So now I am once again rein­vent­ing myself and start­ing a new jour­ney. I do not regret any of the twists and turns along the way. All are valu­able lessons and expe­ri­ences. No mat­ter what hap­pens along the way, you can move for­ward and not remain stuck. You need to not blame the cir­cum­stances, but learn from then and find a new path when you run into a dead end. I have done it many times and you can too.

Girl Scouts Together

 

girl scout pic

From first grade on, I was in Girl Scouts. It is a won­der­ful orga­ni­za­tion which gave me a great deal of skills and expe­ri­ence. I was a bit of an over­achiever in it and earned most of the awards possible.

When I went for my First Class Award, they were tran­si­tion­ing into a new pro­gram so I earned both the old and the new pro­gram which included the Sil­ver and Gold Awards. These awards were much more com­pli­cated than just earn­ing a sin­gle badge or chal­lenge. The Gold Award is very much the equiv­a­lent of earn­ing the Eagle Scout Award in Boy Scouts.

I also was the youngest ever in my area to earn the Green Angel Pin for out­stand­ing troop lead­ers. As part of earn­ing my Gold Award, I was a troop leader for a Brownie troop (grades 1 to 3). I always had assis­tant lead­ers who were over the age of 18, since I was still a minor, but I ran the troop.

Even now as an adult. I still try to live my life very much by the Girl Scout Law as it was when I was in Girl Scouts. Changes have hap­pened since then, but I still believe that Girl Scouts is a won­der­ful orga­ni­za­tion for teach­ing skills and pro­vid­ing expe­ri­ences that are both fun and edu­ca­tional. Skills you can use your whole lifetime.

If you would like more infor­ma­tion about Girl Scouts in the US, check out their main web­site at http://www.girlscouts.org/

There are also Girl Scouts and Girl Guides in many other coun­tries around the world.

Being Small Enough to Fit in a Shoebox

 

 

me at 3

That is an odd title I know, but there is a story behind it. From the time I was 2 years old, I went up to San Fran­cisco and saw an oph­thal­mol­o­gist named Dr. Jam­pol­ski. He always said that I had been his patient since I was small enough to fit in a shoe box.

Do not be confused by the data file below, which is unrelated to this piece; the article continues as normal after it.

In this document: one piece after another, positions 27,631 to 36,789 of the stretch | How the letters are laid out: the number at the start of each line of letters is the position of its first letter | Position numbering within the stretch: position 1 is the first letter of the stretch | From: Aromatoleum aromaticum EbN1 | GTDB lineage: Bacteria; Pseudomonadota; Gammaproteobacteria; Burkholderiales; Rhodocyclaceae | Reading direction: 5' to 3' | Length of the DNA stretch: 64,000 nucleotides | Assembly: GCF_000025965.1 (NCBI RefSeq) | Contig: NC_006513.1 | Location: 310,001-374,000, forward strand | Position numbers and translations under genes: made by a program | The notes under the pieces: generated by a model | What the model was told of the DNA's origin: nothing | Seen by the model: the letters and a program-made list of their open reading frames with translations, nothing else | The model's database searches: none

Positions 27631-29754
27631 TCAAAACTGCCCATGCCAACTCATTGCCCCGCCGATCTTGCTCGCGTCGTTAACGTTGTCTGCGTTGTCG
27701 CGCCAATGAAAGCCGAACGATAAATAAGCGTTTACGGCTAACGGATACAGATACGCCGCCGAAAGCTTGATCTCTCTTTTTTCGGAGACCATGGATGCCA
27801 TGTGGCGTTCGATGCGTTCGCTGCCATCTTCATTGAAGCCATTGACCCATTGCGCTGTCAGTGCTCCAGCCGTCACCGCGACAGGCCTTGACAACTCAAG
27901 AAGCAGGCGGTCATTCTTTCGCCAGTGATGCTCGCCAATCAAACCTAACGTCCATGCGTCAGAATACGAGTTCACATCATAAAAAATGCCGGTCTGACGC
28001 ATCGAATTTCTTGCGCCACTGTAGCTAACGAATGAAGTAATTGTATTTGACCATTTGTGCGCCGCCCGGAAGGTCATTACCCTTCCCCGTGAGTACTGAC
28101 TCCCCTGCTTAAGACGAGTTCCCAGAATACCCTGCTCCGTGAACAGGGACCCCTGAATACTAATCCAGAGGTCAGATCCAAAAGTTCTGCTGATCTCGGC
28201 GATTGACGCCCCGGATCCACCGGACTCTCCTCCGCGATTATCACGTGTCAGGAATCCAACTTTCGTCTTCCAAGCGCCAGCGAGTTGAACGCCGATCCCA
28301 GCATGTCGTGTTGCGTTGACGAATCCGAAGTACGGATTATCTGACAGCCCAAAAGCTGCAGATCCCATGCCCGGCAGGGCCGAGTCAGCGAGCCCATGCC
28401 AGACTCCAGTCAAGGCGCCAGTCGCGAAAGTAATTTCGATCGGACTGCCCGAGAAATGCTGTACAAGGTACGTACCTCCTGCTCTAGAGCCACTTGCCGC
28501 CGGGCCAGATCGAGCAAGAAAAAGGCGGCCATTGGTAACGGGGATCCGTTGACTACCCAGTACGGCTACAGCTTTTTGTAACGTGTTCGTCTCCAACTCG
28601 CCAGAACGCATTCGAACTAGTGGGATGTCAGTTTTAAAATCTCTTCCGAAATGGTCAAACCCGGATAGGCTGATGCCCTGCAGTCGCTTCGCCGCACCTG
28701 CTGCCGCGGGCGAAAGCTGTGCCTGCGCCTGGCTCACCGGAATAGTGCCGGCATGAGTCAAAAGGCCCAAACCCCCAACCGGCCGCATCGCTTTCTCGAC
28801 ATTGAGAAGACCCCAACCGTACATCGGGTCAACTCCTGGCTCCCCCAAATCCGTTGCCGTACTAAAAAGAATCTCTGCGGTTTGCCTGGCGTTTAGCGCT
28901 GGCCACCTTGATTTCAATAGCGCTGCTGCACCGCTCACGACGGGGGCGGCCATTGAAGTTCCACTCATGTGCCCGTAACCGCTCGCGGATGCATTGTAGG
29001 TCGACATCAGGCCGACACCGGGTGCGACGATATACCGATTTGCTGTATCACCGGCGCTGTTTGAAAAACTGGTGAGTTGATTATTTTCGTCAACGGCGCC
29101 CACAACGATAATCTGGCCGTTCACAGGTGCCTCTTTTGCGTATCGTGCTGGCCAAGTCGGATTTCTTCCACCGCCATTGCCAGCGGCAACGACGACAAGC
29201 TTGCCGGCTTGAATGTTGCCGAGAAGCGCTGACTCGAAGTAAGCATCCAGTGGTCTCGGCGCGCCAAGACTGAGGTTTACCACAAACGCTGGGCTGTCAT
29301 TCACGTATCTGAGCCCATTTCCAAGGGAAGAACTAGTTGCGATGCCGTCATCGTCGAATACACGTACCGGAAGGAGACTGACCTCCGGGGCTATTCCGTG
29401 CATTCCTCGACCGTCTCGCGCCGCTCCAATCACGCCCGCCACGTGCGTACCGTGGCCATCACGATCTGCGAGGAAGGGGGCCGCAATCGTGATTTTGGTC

He would sched­ule all day appoint­ments for me and have doc­tors and res­i­dents from all over the world come to see my eyes. Being a very small child, and hav­ing 20 or 30 strangers all look­ing into my eyes was quite a les­son in learn­ing how to be patient.

He did that because I had so many dif­fer­ent eye prob­lems in one set of eyes. I have been writ­ten up in many med­ical jour­nals and text­books to help teach eye doc­tors. I am happy that all those hours sit­ting and hav­ing my eyes exam­ined, has led to research that has helped so many other patients with their eyes over the years.

A more per­sonal and direct exam­ple of the research on my eyes help­ing some­one else is my cousin Scot, (who is 11 years younger than me). He also saw Dr. Jam­pol­ski on my mother’s rec­om­men­da­tion, and they were able to do more for his eyes based on the data col­lected on mine. That is a really good feeling.

Who am I?

 

rach old

Well I am on a new excit­ing jour­ney and I hope all of you enjoy the jour­ney with me. How I got here is an inter­est­ing story in itself.

Raised in a small town in the Cen­tral Val­ley of Cal­i­for­nia, I was a pio­neer in main­stream­ing in Cal­i­for­nia. I also was active at a young age in grass roots and polit­i­cal cam­paign­ing. I was a Girl Scout from first grade on. From the time I was a small child, I was placed in the role of leader, men­tor, teacher, and advocate.

My orig­i­nal goal was to get a teach­ing cre­den­tial and open an edu­ca­tional con­sult­ing busi­ness on the side pri­mar­ily in the area of edu­ca­tion and spe­cial needs. I have run into some snags along the way. So now I am start­ing a new path to get me out of the rut and into the running.